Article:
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Old 12-08-2010, 11:34 AM   #10
Blair Lowe
Senior Member
Join Date: Jun 2007
Posts: 607

Troy, I personally came across the same conundrum with some of my athletes. Whether to take them off training the planche because their L-sit was poor. I think the ones that had this problem may have become unhappy or felt slighted when others were working on the planche and they were not allowed to.

We also had the luxury of 3 hours workouts and then the L-sit and presses were done early on within the first hour and then we would hit the planche and levers towards the end of workouts besides having a snack break halfway through workout. We also would do planche and lever work right after the basic L-sits and presses but would do pullup, pushups, leg lifts, etc toward the end of workout.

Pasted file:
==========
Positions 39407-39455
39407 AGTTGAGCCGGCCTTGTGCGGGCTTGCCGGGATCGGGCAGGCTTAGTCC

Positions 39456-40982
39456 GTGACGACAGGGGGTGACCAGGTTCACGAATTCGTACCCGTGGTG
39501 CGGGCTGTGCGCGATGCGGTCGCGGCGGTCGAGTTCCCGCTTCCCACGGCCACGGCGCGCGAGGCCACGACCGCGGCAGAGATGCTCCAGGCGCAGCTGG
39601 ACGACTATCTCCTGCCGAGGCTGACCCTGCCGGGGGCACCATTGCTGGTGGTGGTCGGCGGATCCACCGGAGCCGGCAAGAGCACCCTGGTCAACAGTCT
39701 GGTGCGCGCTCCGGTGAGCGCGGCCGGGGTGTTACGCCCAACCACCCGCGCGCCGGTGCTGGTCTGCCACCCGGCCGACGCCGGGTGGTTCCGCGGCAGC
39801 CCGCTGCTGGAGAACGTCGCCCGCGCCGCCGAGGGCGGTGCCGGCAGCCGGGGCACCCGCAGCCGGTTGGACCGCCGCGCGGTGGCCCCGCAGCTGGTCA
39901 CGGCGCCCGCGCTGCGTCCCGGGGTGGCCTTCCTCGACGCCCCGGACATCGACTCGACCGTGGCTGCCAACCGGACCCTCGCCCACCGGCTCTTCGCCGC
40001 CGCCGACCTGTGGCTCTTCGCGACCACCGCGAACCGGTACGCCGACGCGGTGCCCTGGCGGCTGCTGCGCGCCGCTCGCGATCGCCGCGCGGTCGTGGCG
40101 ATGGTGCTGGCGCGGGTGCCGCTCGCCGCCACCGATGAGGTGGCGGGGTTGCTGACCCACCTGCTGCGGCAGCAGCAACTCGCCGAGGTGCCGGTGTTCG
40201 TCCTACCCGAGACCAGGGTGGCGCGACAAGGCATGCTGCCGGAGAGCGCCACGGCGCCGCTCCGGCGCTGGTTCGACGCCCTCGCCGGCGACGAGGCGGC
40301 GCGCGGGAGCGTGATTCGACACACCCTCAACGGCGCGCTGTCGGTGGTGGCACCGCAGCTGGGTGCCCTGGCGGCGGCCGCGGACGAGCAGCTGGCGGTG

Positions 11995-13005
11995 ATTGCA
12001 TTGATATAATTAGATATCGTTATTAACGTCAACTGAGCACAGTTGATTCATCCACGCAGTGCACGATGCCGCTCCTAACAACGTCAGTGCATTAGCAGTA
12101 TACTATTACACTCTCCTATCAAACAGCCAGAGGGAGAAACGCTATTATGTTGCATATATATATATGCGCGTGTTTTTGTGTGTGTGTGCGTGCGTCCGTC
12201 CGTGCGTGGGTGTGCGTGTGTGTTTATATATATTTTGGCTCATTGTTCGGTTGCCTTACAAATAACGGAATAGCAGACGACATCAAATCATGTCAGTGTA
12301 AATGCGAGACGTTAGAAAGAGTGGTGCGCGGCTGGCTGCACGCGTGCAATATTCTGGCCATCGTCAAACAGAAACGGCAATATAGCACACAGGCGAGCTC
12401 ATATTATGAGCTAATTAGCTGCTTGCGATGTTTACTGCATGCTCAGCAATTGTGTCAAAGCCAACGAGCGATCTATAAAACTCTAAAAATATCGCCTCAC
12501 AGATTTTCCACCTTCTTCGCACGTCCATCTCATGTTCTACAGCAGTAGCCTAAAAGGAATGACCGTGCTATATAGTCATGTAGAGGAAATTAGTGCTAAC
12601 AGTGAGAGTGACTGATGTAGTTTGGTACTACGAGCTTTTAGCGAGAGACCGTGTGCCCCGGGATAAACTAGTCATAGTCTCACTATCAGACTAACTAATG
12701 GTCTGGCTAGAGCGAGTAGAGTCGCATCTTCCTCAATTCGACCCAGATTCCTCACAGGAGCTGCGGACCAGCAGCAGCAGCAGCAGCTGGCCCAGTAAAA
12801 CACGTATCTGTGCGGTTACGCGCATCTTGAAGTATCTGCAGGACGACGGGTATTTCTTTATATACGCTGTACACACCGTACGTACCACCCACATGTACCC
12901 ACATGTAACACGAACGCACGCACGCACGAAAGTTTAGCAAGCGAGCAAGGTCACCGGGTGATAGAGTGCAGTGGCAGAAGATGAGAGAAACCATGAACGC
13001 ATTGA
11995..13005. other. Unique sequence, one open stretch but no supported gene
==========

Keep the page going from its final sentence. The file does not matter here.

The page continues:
Until your L-sit catches up, your planche and other levers may stall out. For my athletes I let continue to work on the planche and levers, but they would also have to split up that time with perhaps extra L-time in hold or support. I let them continue to work those planches and levers, but I knew they weren't really going to get anywhere with them beyond until they caught up. However, they found them fun, so I relented. Besides, they wanted to be like the stronger guys.

I know for myself, I noticed a decrease in the performance of some of the statics and ROM exercises after going through the whole L-sit, straddle-L, planks and basic warmup supports and hangs. You have to do x amount very carefully or it would just overtax me. Sometimes this was due to the fact I would suggest do a 1-1.5 L-sit, my max and move on whereas other times I would split it up or do a total volume of 3m of L-sits, which I built to eventually.

Just keep that in mind with your warmup sets, because it frustrated me a bit.
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